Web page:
According to Amnesty International, security guards in Qatar work under conditions that amount to forced labor, including on projects related to the 2022 FIFA World Cup.
In a new 73-page report – They think we are machines – Released Thursday, Amnesty International documented the experiences of 34 current or former employees of eight private security companies in Qatar.
The main conclusions of the report were as follows:
- According to Amnesty International, security guards in Qatar work under conditions that amount to forced labor, including on projects related to the 2022 FIFA World Cup.
- Amnesty has also documented discrimination based on race, national origin and language.
- Fifteen guards interviewed by Amnesty International were regularly outdoors during extreme heat, including during the summer months when outdoor work is considered limited and, in some cases, without shelter or drinking water.
- Key legal reforms aimed at resolving labor issues are being implemented inefficiently.
The 34 workers were hired by eight different private companies that maintained facilities such as ministries and football stadiums, as well as other important infrastructure projects for the 2022 FIFA World Cup, such as hotels, transportation systems and sports facilities. At least three companies have provided security for recent FIFA tournaments, including the FIFA Club World Cup and the FIFA Arab Cup.
Qatari laws and regulations limit working hours per week to a maximum of 60 hours, including overtime, with workers entitled to one full day of paid rest each week. This is in line with international law and standards – rest is one of the fundamental human rights. Despite this, 29 of the 34 guards interviewed by Amnesty said they regularly worked 12-hour days, and 28 said they were regularly denied weekends, meaning many worked 84-hour days for several weeks.
The Amnesty report also showed that four of the companies mentioned in the report were still not paying overtime at the rate required by law, meaning that in some cases they were cheating guards out of eight days’ wages each month.
Amnesty International’s in-depth interviews with all 34 current or former guards, supervisors and guards between April 2021 and February 2022 are based on earlier interviews in 2017–2018 with 25 guards at a security company. The consistency of their accounts across multiple companies indicates that these breaches are systemic. In total, Qatar’s private security sector employs tens of thousands of migrant workers – a large workforce, often subject to considerable job pressure and, in some cases, very serious abuse.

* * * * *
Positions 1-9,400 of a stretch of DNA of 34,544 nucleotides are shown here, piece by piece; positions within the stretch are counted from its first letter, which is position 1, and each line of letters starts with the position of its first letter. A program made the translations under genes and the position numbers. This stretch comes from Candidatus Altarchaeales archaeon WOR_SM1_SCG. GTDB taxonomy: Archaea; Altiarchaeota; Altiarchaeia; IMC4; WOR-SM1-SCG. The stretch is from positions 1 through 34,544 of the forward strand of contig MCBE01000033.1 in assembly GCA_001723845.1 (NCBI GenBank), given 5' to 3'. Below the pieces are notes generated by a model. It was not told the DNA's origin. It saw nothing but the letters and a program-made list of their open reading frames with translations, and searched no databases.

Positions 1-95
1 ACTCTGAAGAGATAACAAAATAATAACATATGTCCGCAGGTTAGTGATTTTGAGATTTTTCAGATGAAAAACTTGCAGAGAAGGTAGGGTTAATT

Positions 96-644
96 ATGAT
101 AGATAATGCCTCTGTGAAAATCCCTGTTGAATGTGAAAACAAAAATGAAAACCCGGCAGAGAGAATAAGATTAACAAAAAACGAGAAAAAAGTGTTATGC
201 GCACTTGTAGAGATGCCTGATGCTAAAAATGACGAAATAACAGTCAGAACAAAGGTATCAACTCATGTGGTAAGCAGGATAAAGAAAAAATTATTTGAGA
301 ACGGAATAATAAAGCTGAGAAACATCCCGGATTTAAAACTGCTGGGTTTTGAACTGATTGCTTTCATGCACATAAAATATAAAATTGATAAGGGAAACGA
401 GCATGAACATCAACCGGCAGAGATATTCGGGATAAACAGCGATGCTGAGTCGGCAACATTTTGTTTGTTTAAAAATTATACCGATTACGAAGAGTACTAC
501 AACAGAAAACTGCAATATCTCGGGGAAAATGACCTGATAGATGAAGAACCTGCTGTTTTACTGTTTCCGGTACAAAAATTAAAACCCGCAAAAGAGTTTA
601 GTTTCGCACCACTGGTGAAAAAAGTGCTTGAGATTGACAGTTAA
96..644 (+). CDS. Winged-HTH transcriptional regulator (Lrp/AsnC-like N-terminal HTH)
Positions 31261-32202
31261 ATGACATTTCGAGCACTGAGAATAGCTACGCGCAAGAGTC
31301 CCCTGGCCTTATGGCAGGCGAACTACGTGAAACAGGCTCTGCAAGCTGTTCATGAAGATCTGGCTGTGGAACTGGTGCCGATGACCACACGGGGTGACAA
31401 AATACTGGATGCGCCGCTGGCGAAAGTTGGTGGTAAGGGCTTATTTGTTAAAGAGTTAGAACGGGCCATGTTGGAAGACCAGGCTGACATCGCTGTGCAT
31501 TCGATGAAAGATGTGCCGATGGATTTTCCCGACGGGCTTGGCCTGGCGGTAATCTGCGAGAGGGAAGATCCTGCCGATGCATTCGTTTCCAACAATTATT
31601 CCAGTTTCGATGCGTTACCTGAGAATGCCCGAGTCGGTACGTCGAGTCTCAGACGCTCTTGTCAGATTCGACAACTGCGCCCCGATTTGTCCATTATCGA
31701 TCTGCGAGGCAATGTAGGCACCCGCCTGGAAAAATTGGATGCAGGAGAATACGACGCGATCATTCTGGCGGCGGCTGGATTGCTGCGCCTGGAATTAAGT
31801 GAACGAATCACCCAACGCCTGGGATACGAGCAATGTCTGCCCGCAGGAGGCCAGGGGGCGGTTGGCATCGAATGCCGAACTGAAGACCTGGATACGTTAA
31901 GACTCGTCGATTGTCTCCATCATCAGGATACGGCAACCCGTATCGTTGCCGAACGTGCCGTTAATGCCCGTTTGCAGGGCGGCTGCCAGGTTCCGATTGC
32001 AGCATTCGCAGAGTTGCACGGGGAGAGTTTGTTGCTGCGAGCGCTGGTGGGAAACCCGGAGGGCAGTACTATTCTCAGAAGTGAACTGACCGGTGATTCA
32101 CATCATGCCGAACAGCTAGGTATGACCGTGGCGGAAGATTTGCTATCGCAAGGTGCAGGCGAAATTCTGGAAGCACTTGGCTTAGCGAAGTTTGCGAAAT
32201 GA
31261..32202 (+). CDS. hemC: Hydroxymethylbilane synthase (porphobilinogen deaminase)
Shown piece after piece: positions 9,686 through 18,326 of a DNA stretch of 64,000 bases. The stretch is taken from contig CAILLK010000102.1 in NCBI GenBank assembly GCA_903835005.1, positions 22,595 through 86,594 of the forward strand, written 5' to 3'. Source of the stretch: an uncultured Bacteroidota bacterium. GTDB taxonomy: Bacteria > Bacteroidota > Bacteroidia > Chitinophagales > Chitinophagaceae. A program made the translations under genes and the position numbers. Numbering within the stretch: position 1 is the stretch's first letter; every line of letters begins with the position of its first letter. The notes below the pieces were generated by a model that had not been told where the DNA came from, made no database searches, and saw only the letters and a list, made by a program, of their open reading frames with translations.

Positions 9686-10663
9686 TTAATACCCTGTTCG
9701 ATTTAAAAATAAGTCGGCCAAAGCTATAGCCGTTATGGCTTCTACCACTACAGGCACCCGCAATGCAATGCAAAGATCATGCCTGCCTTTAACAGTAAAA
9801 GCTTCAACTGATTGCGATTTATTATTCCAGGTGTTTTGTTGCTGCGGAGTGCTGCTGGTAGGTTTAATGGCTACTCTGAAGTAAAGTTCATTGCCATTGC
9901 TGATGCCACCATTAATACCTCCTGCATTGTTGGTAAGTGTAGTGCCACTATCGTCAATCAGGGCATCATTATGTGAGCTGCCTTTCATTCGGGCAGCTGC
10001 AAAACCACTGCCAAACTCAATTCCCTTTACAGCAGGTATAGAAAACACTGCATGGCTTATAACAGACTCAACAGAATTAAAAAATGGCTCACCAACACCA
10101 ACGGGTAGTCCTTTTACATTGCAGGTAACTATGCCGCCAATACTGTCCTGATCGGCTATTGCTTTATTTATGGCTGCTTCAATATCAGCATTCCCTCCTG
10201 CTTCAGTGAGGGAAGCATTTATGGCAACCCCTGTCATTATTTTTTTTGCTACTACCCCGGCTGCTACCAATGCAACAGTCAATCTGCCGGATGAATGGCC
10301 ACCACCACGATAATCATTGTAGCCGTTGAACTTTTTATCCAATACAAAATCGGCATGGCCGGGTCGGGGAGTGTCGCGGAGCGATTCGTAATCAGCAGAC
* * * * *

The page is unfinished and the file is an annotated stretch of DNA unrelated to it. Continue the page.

Stephen Cockburn, economic and social justice specialist at Amnesty International, said: “Employers continue to exploit their workers in plain sight and the Qatari authorities must take urgent action to protect workers and hold those responsible to account.
“Many of the guards we spoke to knew their employers were breaking the law but felt powerless to challenge them.
“Physically and emotionally exhausted workers continued to report to work under the threat of financial sanctions or, worse, contract termination or exclusion.
“Despite the progress Qatar has made in recent years, our research shows that abuses in the private security sector, which will escalate during the World Cup, remain systematic and structural.
“With only a few months left before the World Cup, FIFA must focus on its efforts to prevent abuses in the inherently dangerous private security industry, otherwise the tournament will still be marred by abuses. More generally, FIFA should also use its influence to pressure Qatar to reform and abide by the law. Time is running out – unless best practices are implemented now, abuse will continue long after fans have returned home. »
Sky Sports News has contacted FIFA for a response.
Meanwhile, FIFA did not respond to Amnesty International’s allegations, instead referring Amnesty International to an earlier letter from them and reports from the Supreme Committee.